While refiners and shippers may be the primary players in the IMO 2020 story, there is also an opportunity for US midstream. As discussed, incremental demand for light, sweet crude from less complex foreign refineries should be supportive of growing US crude exports. Several midstream companies have been developing crude export capacity (read more). For example, Enterprise Products Partners (NYSE:EPD) is expanding its Houston Ship Channel terminal and has entered long-term agreements with Chevron (NYSE:CVX), supporting development of EPD's offshore Sea Port Oil Terminal. As another example, Magellan Midstream Partners (NYSE:MMP) expects to complete an expansion of its Seabrook crude export terminal joint venture with LBC Tank Terminals in early 2020. Even more midstream companies are involved in bringing crude from the wellhead to the coast for exports. While US crude exports are expected to grow regardless of IMO 2020, the regulation is supportive for light, sweet crude demand.

Opportunities also exist beyond growing US crude exports. PBF Logistics (NYSE:PBFX) announced an agreement in February with shipping company Maersk to process crude using previously idled assets at a terminal facility in New Jersey to supply IMO 2020-compliant fuel to Maersk. The terminal and idled processing assets were purchased in 2018 with a view to adding marine storage ahead of IMO 2020, but the processing deal with Maersk drives incremental EBITDA that was not originally anticipated. On its 2Q19 call, PBFX indicated that processing would begin in October - two months earlier than originally planned - as preparations begin for compliance.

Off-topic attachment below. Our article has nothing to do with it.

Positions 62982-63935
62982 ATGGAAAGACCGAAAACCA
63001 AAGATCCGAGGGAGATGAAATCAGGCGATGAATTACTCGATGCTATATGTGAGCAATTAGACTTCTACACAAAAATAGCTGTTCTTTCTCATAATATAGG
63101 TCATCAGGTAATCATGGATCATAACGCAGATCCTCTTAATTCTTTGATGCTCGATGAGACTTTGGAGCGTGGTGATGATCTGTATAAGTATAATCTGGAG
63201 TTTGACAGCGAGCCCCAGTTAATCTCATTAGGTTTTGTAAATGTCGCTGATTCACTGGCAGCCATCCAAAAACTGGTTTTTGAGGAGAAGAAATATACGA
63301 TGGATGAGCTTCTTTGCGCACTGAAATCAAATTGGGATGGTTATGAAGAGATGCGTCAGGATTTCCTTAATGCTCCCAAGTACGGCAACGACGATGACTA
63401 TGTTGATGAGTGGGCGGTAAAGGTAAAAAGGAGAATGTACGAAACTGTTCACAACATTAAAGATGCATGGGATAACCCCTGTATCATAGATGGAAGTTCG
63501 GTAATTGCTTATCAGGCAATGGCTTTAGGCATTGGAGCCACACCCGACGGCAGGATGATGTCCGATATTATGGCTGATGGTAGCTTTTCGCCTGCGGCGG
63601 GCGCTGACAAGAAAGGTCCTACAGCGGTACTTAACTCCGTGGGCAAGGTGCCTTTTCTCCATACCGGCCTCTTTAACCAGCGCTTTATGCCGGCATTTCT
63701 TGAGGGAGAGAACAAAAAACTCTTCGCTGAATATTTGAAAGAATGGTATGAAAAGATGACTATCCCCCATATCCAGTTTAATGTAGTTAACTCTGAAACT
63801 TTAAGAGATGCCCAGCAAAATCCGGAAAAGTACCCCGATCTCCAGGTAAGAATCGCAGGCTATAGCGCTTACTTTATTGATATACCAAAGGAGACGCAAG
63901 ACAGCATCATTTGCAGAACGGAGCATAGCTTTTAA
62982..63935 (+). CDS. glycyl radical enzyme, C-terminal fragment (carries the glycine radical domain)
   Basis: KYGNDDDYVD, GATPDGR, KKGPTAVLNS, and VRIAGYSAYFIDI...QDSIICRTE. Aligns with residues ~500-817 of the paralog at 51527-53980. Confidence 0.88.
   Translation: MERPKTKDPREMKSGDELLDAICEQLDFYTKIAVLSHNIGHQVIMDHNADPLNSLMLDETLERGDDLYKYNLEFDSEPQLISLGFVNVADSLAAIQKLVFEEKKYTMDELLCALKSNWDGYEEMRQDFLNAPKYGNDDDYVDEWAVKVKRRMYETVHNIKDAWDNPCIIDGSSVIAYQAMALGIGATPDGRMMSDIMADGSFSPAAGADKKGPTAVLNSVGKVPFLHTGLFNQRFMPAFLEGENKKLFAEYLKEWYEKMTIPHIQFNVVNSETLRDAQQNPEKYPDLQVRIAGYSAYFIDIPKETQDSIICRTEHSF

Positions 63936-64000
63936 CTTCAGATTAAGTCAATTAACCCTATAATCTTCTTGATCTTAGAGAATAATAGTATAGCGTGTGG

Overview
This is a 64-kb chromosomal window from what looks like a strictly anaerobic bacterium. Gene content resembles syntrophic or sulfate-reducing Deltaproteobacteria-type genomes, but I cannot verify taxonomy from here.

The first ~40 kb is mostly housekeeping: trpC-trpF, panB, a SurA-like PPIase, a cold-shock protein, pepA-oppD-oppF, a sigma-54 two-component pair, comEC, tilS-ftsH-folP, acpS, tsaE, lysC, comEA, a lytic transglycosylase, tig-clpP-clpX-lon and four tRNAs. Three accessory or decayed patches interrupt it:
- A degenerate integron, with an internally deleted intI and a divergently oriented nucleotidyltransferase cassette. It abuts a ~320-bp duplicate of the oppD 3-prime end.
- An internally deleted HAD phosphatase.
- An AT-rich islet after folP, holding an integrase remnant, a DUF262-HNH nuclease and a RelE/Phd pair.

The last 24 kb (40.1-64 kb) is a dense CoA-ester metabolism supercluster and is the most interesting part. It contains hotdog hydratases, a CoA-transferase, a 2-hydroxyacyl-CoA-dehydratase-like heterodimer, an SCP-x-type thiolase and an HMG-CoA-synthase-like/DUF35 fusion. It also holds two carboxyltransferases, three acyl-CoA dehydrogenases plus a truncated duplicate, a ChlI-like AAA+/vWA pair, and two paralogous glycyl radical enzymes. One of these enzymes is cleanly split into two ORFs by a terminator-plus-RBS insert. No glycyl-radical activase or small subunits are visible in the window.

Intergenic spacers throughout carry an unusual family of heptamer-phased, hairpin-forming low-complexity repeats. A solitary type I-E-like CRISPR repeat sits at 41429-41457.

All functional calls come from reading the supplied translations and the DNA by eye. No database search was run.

Midstream companies with marine product terminals may also benefit from IMO 2020. Exports of low-sulfur distillates from the US are likely to increase as shippers seek to secure compliant fuels. Storage levels could also be impacted, though perhaps in a more transitory way. As demand for high-sulfur fuel oil craters, storage of HSFO may increase until volumes can be sold for further refining or perhaps blending. Storage of distillates may increase in anticipation of needing extra inventories for compliance.

Bottom Line

It is still unclear what the exact effects of IMO 2020 will be on the shipping industry as well as the implications for oil and refined product prices. Increased demand for light, sweet crude should be supportive for growing US crude exports, and distillate exports from the US are likely to increase as well. US midstream companies are positioned to take advantage of this increased demand due through their transportation, storage, and export assets.

Foot Notes:

1 Bunkering in this case refers to the type of fuel used on ships to power engines. Bunkering can also refer to the process for transferring bunker fuel on to a ship from a separate vessel or storage tank.

2 Complex refiners are able to process heavy crudes into products like gasoline and diesel. If heavy crude prices trade at a wider discount to light crudes (due to greater demand for light crudes as a result of IMO 2020), this would be a cost advantage for complex refiners (lower input cost).